Our Takeaways from Tech Inclusion 2016

To have a truly inclusive culture, the entire company has to buy in.

Inside Amplitude
November 15, 2016
Image of Nisha Dwivedi
Nisha Dwivedi
Lead Sales Engineer
Our Takeaways from Tech Inclusion 2016

In parallel to our efforts toward improving Amplitude’s diversity and inclusion, we’re always looking to educate ourselves on how to make real, impactful change in the workplace. That’s why this year we were excited to attend Tech Inclusion 2016 in San Francisco.

“Talent is distributed equally among society, but opportunity is not.” ―Cassius Johnson, Sr. Director of Public Policy & Government Affairs at Year Up

The D&I team has spent the past several months trying to understand what it means to have an inclusive culture, why diversity is important for a business, and introspecting on the state of our own company’s diversity.

As we continue to do that, we’re also learning how to take action—however small—to move the needle in the right direction. From Tech Inclusion, we took away three broad themes that make up successful D&I initiatives and how to take action for each.

Getting leadership buy-in

Prioritizing diversity and inclusion in the workplace has to start at the leadership level, and this doesn’t just mean signing off on projects and initiatives.

According to the Pathways to Leadership panel members, a leader that advocates for real change is someone who can recognize and confront microaggressions and implicit biases as they happen. It means being a champion for D&I even outside a regular leadership role. Most of the time, it’s not a problem to get leadership to approve D&I projects or to get them to acknowledge that it is important.

But in order to get leadership to be invested at a deeper level, Pinterest Co-Founder/CCO Evan Sharp and Diversity Programs Specialist Abby Maldonado had two main suggestions:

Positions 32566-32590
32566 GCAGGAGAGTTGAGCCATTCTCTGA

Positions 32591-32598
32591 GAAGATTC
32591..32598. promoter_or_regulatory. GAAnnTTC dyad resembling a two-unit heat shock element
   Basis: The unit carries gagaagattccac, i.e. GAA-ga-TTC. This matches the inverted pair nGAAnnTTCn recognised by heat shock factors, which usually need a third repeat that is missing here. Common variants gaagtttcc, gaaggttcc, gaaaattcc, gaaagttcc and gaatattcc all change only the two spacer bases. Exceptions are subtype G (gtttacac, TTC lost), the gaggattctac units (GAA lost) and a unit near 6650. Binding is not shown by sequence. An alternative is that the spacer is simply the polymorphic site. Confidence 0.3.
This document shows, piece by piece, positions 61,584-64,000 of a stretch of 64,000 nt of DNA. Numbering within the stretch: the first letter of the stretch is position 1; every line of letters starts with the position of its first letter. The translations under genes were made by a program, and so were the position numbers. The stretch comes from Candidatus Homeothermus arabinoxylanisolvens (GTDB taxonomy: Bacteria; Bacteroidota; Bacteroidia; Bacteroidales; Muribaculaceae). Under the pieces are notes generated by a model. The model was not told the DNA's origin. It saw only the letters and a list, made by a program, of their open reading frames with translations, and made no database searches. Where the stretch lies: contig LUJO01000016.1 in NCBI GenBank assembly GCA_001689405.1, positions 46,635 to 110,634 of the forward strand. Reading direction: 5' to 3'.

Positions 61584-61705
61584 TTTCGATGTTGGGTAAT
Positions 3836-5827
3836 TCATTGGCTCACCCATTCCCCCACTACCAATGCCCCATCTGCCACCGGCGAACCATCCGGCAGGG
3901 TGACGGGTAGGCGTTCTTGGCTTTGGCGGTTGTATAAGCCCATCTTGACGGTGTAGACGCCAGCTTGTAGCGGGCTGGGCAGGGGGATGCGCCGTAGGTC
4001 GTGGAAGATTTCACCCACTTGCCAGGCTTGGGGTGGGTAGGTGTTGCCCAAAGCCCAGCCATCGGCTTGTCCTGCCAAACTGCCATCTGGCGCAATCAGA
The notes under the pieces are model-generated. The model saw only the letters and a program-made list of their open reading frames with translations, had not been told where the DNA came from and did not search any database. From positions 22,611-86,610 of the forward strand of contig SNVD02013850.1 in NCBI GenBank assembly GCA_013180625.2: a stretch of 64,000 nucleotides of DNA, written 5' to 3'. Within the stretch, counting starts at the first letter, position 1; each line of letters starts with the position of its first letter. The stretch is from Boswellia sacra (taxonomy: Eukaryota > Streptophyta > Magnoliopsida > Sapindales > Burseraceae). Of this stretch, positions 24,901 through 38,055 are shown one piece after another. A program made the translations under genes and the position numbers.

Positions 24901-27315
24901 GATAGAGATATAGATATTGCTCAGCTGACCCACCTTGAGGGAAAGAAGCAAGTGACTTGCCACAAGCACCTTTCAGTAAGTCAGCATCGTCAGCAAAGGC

• Speak the language of the business: While advocating for diversity as a moral imperative is important, that a narrative may not resonate with leadership, notes Evan. It’s important to reframe D&I goals as a driver of business success or product development to get leadership backing. Pinterest and Asana both shared examples of how having diversity on the inside was important for diversity on the outside; that is, having a diverse team leads to building products for a more diverse user base.
  • Regularly share sound bites: Make sure to have quick reasons and facts in your back pocket about why D&I is important to the company. Share these reasons regularly with leadership so they keep D&I top-of-mind.

It’s important to have individuals in positions of power speak up about diversity, says Julie Ann Crommett, Entertainment Industry Educator in Chief at Google. That’s what can result in actual actionable change.

Getting company-wide buy-in

D&I doesn’t begin and end at the leadership level. To have a truly inclusive culture, the entire company has to be bought into it. The strategies to communicate the importance of inclusion to the company (outside of leadership and the D&I team), though, can take a slightly different angle:

  • Tell stories, not lessons: This was the main takeaway from the Media Leading The Story of Inclusion panel. While statistics are great as quick “sound bites” on why diversity matters, sometimes an emotional appeal makes a deeper impact than a logical one. TechCrunch reporter Megan Rose Dickey notes that bringing in the human element–whether that’s by sharing stories of discrimination or solidarity–often resonates with an audience better than force-feeding them diversity “education.” D&I training for your workplace is important to get down baseline education, but it’s important to complement that with personal stories.